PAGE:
A beautiful photo spread featured on Design Sponge led me to Matt Lewis and Renato Poliafito’s second cookbook, Baked Explorations. Tina Rupp’s gorgeous photo of their double chocolate loaf cake inspired me to try this recipe.
At least three of the many baking books on my bookshelf contain a recipe for a simple-yet-decadent chocolate loaf cake. I’ll confess- I didn’t like any of them; one was bland, one was too squishy, and the other crumbled as I tried to slice it. Despite their convenience, chocolate loaf cakes don’t have the same luster as mousses, souffles, fondants, or pots de creme.
Here, at last, is a chocolate loaf I can get excited about- one that’s rich, dense, and best enjoyed with a glass of milk, a cup of coffee, or (even better) a big scoop of ice cream. The original recipe pairs it with a peanut butter/cream cheese spread, but it would go equally well with some boozy fruit or a smear of jam. In fact, it’s almost too rich to eat by itself. I would suggest using good quality chocolates and cocoa to get the full effect.
Double Chocolate Loaf Cake
adapted from Matt Lewis an Renato Poliafito’s “Baked Explorations”
3/4 cup firmly packed dark brown sugar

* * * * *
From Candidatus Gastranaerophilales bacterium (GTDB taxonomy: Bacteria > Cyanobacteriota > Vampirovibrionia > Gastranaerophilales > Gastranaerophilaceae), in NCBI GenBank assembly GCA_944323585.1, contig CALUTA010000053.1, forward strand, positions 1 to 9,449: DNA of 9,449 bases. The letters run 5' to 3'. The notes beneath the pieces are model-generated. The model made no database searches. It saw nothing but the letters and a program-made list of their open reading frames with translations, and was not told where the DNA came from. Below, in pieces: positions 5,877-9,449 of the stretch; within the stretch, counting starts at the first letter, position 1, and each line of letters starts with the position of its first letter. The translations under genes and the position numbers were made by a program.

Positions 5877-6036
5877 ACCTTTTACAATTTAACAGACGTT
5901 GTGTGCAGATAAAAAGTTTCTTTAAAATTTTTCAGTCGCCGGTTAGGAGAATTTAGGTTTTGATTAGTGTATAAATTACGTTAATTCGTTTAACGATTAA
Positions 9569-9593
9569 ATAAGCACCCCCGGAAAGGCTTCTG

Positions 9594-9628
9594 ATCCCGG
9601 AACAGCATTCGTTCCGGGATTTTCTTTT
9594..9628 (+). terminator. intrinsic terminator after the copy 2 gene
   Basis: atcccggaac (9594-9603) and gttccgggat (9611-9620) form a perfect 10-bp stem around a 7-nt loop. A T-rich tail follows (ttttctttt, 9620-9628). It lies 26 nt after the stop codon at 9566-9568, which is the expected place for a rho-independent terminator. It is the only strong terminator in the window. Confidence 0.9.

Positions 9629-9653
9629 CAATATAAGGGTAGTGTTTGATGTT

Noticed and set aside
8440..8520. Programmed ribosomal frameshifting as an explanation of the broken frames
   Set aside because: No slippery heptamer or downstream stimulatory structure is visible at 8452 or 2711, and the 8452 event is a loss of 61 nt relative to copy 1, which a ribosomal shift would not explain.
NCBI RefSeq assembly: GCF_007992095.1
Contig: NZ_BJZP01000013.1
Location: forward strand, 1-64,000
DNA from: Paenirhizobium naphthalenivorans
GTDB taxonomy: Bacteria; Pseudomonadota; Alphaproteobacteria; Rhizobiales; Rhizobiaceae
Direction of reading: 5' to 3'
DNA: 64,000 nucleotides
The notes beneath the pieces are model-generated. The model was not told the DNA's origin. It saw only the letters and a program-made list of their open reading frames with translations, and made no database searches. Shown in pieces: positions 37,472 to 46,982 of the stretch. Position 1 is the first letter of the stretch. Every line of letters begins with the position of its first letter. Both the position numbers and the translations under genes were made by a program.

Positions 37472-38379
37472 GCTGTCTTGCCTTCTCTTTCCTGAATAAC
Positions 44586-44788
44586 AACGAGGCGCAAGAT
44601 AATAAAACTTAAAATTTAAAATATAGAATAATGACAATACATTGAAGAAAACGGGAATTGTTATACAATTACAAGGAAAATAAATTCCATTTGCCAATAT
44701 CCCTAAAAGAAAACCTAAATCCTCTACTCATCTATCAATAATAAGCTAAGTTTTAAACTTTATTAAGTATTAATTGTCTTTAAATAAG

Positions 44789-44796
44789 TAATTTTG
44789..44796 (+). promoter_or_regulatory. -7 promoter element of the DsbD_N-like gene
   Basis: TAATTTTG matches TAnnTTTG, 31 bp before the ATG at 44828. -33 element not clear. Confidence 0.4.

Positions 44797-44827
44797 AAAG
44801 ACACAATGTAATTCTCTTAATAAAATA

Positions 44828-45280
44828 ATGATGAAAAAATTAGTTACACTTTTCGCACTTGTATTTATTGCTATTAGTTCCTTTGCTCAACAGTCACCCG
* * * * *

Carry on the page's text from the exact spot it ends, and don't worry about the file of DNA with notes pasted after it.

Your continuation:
1 cup unsweetened cocoa powder (like Valrhona), sifted
1 1/2 cups all purpose flour
3/4 cup granulated sugar
1 1/2 tsp baking soda
3/4 tsp baking powder
1 tsp salt
2 large eggs, at room temperature
1 large egg yolk, at room temperature
3/4 cup buttermilk, at room temperature
1/2 cup vegetable oil
1 tsp pure vanilla extract
8oz good quality dark chocolate (60-72%), coarsely chopped (I used 61-64% Valrhona feves)
1. Preheat the oven to 350F and position the rack in the center of the oven. Grease a 9×5 inch loaf pan and line with parchment paper. Alternately, don’t grease and line the pan with aluminum foil.
2. In the bowl of a standing mixer fitted with the paddle attachment, combine the dark brown sugar, cocoa, flour, granulated sugar, baking soda, baking powder and salt. Mix until combined, then scrape down the sides and bottom of the bowl.
3. In a separate bowl, whisk the eggs and egg yolk until blended, then add the buttermilk, oil, and vanilla, whisking until combined. Turn the mixer to low and slowly pour the wet ingredients into the dry ones, mixing until just combined. Stir in the dark chocolate chunks by hand. Pour the batter into the pan and bake for 60-70 minutes, or until a toothpick inserted in the center comes out clean. Let the cake cool in the pan for 15 minutes, then unmold onto a wire rack to cool completely.